I had a good time coaching two filmmakers recently. They both wanted to learn as much as they could from my experiences and had the exact same questions. The only obvious difference between the filmmakers was the genre they work in. One made Christian films and the other horror films.
But there was a second, less obvious difference. The Christian filmmaker talked from the perspective of being a part of the “Christian film industry,” while the maker of horror films talked from the perspective of the movie industry. This is a bit confusing, since there is only one global film industry.
The Christian filmmaker became angry when I explained that there was only one film industry. He ranted on about the differences between the Christian and secular film industries. However, as a consultant, I had to bring the truth to light.
The thing that makes an industry is the joint economic activities between businesses, moving from concept to deliverables, in a given field.
To clarify my point, I asked several questions. Can you please name one lighting and grip company that is part of the Christian film industry? He couldn’t. Then can you please name one Christian theater chain? He was silent. Can you at least diagram a flowchart for me of how the Christian film industry works from concept to the screening of the film? He looked at me puzzled.
The Christian film industry does not exist. Yes, there are Christians who act. There are also writers and directors who work in the film industry and live by faith. Some theater owners are Christian. There are even some Christian sponsored film organizations. But, there are far too many holes in the theoretical Christian film industry business model for it to actually exist.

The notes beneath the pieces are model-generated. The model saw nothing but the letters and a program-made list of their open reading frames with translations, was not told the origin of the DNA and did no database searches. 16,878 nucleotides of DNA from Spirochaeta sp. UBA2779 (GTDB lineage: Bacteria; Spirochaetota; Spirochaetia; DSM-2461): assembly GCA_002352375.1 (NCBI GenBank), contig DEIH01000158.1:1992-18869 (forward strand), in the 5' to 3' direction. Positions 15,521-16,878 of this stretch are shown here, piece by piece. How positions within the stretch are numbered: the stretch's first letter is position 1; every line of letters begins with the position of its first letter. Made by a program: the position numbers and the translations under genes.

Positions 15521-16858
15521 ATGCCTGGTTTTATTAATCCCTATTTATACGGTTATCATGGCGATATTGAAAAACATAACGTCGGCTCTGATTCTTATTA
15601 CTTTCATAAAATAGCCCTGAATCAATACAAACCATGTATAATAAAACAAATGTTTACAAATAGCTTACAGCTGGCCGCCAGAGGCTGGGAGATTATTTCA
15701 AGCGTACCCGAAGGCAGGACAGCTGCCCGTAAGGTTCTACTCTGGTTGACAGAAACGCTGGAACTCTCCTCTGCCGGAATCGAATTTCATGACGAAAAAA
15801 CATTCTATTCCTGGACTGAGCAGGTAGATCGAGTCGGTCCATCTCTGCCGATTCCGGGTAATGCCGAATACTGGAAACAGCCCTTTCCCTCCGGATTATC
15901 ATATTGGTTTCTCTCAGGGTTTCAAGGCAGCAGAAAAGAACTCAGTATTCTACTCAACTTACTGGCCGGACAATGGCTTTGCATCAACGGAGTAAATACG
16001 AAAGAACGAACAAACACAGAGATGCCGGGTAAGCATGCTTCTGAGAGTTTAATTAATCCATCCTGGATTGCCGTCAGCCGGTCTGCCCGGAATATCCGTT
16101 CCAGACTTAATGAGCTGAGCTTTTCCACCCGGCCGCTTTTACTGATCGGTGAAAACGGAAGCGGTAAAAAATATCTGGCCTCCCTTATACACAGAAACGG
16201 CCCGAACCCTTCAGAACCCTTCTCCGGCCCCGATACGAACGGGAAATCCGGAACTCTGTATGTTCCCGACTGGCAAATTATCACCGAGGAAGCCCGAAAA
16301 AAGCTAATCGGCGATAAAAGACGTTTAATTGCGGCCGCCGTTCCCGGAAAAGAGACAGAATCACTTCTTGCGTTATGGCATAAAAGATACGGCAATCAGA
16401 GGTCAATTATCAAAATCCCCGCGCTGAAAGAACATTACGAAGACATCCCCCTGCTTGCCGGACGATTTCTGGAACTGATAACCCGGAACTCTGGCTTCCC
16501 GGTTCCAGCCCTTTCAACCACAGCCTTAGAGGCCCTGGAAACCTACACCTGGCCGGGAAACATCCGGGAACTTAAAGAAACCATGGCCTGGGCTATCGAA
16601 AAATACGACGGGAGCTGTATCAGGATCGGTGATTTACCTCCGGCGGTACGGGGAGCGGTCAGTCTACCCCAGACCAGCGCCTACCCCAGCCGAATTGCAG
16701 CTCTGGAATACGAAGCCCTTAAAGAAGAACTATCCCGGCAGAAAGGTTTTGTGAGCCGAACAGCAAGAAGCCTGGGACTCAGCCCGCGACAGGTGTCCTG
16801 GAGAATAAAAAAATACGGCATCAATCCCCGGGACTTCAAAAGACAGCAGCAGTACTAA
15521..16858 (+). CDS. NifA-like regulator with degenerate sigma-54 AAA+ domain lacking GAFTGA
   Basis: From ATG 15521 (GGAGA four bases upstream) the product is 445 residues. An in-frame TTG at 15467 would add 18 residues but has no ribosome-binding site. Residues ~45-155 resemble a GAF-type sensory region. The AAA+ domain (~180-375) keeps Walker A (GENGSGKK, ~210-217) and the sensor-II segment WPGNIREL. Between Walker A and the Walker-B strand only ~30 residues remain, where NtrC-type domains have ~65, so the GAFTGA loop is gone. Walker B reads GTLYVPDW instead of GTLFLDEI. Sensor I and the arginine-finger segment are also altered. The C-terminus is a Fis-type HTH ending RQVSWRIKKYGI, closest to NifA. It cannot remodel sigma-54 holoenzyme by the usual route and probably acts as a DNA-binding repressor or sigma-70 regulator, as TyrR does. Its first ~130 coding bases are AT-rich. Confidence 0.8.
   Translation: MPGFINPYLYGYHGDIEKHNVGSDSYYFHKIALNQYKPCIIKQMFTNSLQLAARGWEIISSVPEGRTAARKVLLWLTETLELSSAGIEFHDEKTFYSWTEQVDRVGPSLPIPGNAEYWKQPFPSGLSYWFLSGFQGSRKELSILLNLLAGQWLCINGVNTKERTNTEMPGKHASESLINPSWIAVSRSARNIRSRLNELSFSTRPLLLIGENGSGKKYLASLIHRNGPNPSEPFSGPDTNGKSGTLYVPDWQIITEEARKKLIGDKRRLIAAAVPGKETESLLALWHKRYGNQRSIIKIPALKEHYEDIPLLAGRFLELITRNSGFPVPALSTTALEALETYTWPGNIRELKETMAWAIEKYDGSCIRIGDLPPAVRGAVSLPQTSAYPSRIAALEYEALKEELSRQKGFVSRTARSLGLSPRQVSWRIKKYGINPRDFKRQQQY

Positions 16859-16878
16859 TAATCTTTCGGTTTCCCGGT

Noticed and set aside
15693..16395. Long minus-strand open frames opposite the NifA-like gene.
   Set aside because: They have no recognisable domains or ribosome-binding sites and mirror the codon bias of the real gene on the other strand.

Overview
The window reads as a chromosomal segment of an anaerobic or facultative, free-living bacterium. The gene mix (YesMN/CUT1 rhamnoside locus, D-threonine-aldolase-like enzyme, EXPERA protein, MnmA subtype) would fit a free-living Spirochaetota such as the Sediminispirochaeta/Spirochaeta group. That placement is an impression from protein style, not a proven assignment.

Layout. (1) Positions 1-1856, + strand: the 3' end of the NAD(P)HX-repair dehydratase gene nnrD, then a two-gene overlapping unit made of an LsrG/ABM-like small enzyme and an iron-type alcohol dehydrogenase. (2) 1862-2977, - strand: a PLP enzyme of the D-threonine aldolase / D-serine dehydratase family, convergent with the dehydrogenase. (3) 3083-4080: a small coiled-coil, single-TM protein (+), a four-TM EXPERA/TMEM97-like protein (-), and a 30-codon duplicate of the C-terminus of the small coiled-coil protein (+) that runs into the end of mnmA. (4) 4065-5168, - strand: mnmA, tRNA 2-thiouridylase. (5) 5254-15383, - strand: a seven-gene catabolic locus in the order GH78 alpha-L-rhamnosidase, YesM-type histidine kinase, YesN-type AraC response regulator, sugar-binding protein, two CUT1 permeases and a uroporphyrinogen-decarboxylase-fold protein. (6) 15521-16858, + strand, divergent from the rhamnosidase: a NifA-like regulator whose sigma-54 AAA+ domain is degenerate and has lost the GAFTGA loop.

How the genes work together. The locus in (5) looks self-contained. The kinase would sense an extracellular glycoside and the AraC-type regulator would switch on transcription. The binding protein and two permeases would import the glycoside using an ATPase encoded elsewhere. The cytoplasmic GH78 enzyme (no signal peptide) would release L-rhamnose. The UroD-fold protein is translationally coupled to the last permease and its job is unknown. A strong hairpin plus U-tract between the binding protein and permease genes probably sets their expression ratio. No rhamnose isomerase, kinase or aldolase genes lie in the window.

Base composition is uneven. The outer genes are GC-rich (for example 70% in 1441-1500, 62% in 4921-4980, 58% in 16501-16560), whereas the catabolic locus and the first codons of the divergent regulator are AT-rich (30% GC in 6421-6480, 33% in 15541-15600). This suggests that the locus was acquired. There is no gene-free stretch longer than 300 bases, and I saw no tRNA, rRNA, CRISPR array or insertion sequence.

The horror filmmaker wanted to learn what steps to take in order to be successful in the film industry. The Christian filmmaker didn’t want to know how to fit into the industry, but rather how to be successful in his own marketplace. And, his definition of success was getting his message to those that already agreed with him, while stating that his films would reach outsiders.
When the conversation got to release strategies, I talked about how the industry uses a film release calendar to maximize revenue. I took the opportunity to suggest that if a Christian film industry existed it too would have a calendar accessible by all Christian filmmakers. But, it doesn’t exist.
Based on my understanding, the reason it doesn’t exist is because Christian filmmakers are not concerned about overlapping release dates or the revenue that a film generates. They are solely interested in getting their message to those who agree with them. Some using the term, “preaching to the choir.”
I have no problem with a group of people working to create their own industry. In fact, I love growth and expansion. However, until Christian filmmakers have numerous businesses that specialize in all aspects of filmmaking from soup to nuts, or, should I say from concept to popcorn, it is imperative that they learn how to work within the general film industry.
All filmmakers, regardless of genre, must become experts to compete in the current marketplace. They also must create a fan base that loves their work and style, as super fans are the ones that create each filmmakers future.
But what are your thoughts? Does a Christian film industry exist? If so, how would you define it?
CJ, you make a lot of great points in this article and I couldn’t agree with you more. This is so important for begining Christian film makers to understand. I recall my own early experience believing that there were two completely separate industries, one of which being a Christian Film Industry just waiting for me to come along and revolutionize it. I thought of myself as the up and coming director destined to make the Christian film industry turn the heads of the lost, so greatly in need of it’s message.
For years I couldn’t understand why I was stuck and why all my contacts and resources weren’t getting me anywhere. I was stuck because I was trying to be a part of an industry that didn’t exist!
Ceating such an industry would not be impossible, but it would be pointless and counter productive. While there is already a huge target audience to market these theoretical products to, they would be the only audience. As you say, we would only be preaching a message to people who already agree with us.
My hope is that other young Christian film makers read this and are exposed to the truth early on.